they did to protect the soil from running over.
2. Were the students successful at achieving the lesson objective?
a) If so, provide student evidence.
The students were able to successfully achieve lesson object both verbally and in written form. The students
were asked to write in their journals The difference between a renewable and non-renewable resource, cite
evidence) Students were asked to first verbally share with a partner, then I called on a few volunteers to
share aloud with the class. Once answers were shared verbally I had the students write in 4-6 sentences
and cite evidence from the inquiry activity, video, or text.
b) If not, why do you think they were not able to achieve the lesson objective? What are your next steps?
N/A
3. What would you change about the lesson and why?
The inquiry activity worked greater than I could have imagined, they did a great job demonstrating the 21 st century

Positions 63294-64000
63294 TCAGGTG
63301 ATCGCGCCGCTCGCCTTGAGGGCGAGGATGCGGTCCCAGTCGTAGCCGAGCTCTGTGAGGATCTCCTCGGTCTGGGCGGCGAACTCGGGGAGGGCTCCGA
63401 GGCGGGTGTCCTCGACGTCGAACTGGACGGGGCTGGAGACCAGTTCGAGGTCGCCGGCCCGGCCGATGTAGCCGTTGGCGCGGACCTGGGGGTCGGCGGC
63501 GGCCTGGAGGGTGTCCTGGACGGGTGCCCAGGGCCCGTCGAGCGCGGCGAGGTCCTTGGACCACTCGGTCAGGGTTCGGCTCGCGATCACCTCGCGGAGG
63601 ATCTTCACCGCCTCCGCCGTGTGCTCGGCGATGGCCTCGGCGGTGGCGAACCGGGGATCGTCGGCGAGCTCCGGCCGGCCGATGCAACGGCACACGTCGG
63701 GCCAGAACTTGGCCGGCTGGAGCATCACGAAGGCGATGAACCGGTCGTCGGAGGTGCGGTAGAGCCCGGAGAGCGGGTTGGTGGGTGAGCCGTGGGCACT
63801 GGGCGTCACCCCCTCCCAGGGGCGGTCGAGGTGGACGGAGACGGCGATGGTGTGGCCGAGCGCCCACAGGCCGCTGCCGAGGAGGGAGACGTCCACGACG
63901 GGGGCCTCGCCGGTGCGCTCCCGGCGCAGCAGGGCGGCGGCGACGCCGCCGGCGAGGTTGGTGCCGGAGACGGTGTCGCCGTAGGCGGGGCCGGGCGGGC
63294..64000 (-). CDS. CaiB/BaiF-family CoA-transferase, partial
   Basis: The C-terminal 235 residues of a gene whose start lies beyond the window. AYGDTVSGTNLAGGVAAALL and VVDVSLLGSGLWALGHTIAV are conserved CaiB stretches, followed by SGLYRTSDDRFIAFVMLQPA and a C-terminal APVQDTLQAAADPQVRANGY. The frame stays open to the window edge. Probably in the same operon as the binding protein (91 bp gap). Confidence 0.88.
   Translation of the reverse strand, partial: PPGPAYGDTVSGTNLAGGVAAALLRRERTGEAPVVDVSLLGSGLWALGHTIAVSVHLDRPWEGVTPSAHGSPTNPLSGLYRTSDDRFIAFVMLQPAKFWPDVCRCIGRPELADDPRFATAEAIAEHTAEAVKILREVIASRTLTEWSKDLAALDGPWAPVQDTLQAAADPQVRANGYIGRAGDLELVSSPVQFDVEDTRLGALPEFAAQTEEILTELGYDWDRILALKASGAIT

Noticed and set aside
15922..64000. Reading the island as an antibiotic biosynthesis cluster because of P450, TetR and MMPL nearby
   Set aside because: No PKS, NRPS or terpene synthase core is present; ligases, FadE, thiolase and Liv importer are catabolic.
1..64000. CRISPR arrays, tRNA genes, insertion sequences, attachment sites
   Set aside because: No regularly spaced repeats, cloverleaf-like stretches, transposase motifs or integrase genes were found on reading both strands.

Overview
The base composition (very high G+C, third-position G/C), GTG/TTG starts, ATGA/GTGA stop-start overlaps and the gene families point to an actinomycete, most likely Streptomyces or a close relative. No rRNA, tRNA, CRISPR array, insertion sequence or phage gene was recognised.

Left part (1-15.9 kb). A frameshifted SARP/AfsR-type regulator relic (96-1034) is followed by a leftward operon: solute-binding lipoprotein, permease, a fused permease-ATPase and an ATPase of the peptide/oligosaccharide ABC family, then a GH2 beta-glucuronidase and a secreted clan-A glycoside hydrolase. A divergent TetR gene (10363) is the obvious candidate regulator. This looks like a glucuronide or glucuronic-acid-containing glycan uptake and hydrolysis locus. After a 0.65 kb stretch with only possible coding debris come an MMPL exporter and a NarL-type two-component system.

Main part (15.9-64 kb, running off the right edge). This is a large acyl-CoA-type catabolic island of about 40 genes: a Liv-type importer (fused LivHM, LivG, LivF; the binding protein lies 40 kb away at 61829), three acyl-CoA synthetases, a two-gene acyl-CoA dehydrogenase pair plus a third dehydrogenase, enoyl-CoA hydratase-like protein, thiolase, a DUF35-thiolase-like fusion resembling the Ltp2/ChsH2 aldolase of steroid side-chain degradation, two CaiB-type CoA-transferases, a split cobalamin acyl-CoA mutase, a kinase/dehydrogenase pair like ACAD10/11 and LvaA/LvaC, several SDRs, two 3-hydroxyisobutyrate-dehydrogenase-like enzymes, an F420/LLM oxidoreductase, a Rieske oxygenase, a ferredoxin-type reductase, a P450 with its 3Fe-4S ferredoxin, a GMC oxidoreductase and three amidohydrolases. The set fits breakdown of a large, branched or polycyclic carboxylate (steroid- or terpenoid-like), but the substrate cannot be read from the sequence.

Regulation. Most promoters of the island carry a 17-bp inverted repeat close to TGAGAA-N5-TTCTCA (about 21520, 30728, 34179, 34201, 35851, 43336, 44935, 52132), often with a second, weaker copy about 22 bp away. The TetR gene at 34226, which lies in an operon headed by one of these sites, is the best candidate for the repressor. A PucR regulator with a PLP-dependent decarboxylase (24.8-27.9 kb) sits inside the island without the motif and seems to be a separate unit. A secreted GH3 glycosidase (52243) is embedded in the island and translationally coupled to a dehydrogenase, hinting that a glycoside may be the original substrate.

skills. They worked collaboratively in groups of five, they communicated allowing everyone to share their opinion,
they were creative in protecting the soil from running over, and they critically thought about how they could do that.
The only thing that I would change would be clearly listing on a piece of chart paper (like I did with the vocabulary)
what examples fall under renewable resources and nonrenewable. I felt like there were still a few students not sure
of what a renewable resource was. We had went over that soil is a nonrenewable resource, therefore we must protect
it from running over or blowing away (we even made connections to the dust bowl and to the California drought) but
they needed more clarification and connections to what a renewable resource was.

Classroom Lessons ONLY: After presenting your lesson in your BST classroom, please review and reflect on student
work related to this lesson. Make copies of student work for levels of high, middle, and low, and write your comments
on the copies.